Dear American tourists: Happy Fourth of July to you, and thank you for choosing to spend it here in Victoria.
As visitors unfamiliar with life in Canada (or, as you call it, the U.S. of Eh) we thought you might appreciate answers to some Frequently Asked Questions. Here goes:
Q: How long will we be in Victoria before someone mentions Donald Trump?
A: Six minutes. That’s because we know what you really, really want on your vacation is to have some smug foreigner remind you of what a ridiculous embarrassment you have elected. Just in case no one has ever mentioned this to you before. You’re welcome.
Q: Last week, an international study found Canada to be the most-reputable country in the world, thanks largely to its image as a safe, ethical country with effective governance.
The U.S., on the other hand, plunged to 38th place in the annual Reputation Institute rankings, the most drastic drop suffered by any country.
Will you mention this, too?
A: Yes, within seven minutes.
Q: Is this part of the famous Canadian modesty that you always brag about?
Q: When we pulled into the harbour on the Coho, we noticed a figure standing atop the dome of the legislative building? Who is it?
A: Her name is Christy Clark. She won’t come down.
Q: We understand B.C. just got a new governor, er, premier. How did that come about?
A: First we had an election. Then we spent 52 days trying to do the math. Then an unelected woman who is like the Queen, only different, flung open the front door of Government House and yelled “It’s Gryffindor!” as orange and green smoke belched from the chimney. Or something like that.
Q: Your new pinko governor John Horgan and his global-warming hippie frenemy Andrew Weaver are both from Victoria, meaning the government will be led by natives of the capital for the first time in 60 years. Will this make a difference?
A: Yes. New for B.C. Ferries: $1.49 Tuesdays. Free White Spot burger as compensation for all two-sailing waits. The Galloping Goose monorail will be built next Thursday, the Mill Bay-North Saanich bridge on Friday. Scotch broom will replace the dogwood as the provincial emblem. The province will finally agree to chip in for the $63-million, er, $98-million, er, $105-million Johnson Street Bridge.
At least, these are the expectations.
Q: It has taken more than six years to build the $105-million, 100-metre-long Johnson Street Bridge. Sorry, but we’re unfamiliar with the metric system. A metre is equal to what, a mile?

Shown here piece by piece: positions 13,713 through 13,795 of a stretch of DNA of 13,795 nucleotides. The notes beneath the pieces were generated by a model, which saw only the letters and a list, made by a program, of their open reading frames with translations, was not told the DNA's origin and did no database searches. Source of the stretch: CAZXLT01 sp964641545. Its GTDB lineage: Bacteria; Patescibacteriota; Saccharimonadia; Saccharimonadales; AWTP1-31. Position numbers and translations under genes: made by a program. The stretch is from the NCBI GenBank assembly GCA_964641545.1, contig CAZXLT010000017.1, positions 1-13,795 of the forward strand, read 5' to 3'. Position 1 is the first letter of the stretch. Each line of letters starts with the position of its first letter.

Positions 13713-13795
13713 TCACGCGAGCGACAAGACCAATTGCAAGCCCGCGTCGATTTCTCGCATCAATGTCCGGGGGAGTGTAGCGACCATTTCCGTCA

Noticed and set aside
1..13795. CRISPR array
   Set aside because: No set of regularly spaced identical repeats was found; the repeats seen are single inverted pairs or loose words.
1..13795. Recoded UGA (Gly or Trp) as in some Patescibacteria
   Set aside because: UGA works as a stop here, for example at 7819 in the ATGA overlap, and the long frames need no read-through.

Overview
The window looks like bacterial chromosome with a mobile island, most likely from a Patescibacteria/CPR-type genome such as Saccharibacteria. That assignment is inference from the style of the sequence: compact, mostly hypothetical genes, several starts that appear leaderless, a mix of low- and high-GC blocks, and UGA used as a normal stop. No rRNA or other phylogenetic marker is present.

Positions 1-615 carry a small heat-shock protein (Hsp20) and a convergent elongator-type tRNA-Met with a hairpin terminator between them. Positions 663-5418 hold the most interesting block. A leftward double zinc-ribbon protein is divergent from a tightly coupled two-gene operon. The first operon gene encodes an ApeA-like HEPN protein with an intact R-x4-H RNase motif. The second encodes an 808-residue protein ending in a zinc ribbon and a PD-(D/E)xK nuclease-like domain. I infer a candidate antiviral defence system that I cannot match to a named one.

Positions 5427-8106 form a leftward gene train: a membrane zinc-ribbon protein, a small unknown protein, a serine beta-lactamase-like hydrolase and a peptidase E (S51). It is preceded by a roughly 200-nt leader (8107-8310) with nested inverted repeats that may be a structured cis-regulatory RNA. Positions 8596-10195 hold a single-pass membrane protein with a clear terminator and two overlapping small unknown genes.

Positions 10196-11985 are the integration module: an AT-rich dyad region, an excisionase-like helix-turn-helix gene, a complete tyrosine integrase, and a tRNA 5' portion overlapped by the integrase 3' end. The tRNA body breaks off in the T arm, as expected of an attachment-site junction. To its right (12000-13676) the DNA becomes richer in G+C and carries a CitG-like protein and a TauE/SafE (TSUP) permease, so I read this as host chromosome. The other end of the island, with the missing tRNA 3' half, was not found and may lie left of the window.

A: Um, yes.
Q: When is the bridge scheduled to open?
A: March 2018.
Q: When will Victoria city council ban internal-combustion vehicles?
A: April 2018.
Q: Walking down Douglas Street, I came across a shirtless man surrounded by police officers. Aggressive panhandler?
A: Prime minister.
Q: Gas in Washington state is $2.80 US a gallon. What does it cost in Victoria?
A: $6 a gram. Low monthly payments OAC.
Q: The median price for homes listed for sale in Port Angeles, Washington, is $288,000 US. What will that buy in Victoria?
A: Half a tank of gas.
Q: On July 1, Tim Hortons restaurants in the U.S. sold a “Canadian-inspired” concoction: a honey dip doughnut smothered in something called “poutine.” Where does the name poutine come from?
A: It’s French for “heart attack in a cup.”
Q: Can Canadians buy an “American-inspired” treat on the Fourth of July?
A: Yes. The McHandgun.
Q: Recreational marijuana is legal in Washington state. Is it legal in Victoria, too?
A: No. That’s why we only have five times as many pot shops as Starbucks.
Q: Speaking of Starbucks, we found all the comfy seats being hogged by blacktail deer, who seem at ease in an urban environment. We hear other wildlife — bears, cougar — have followed them to town. Which furry critter is of greatest concern to Americans?
A: Mr. Floatie.
Q: Is there a way to know which businesses cater to tourists?
A: Yes, a sign in the window that reads: “U.S. dollar taken at par.”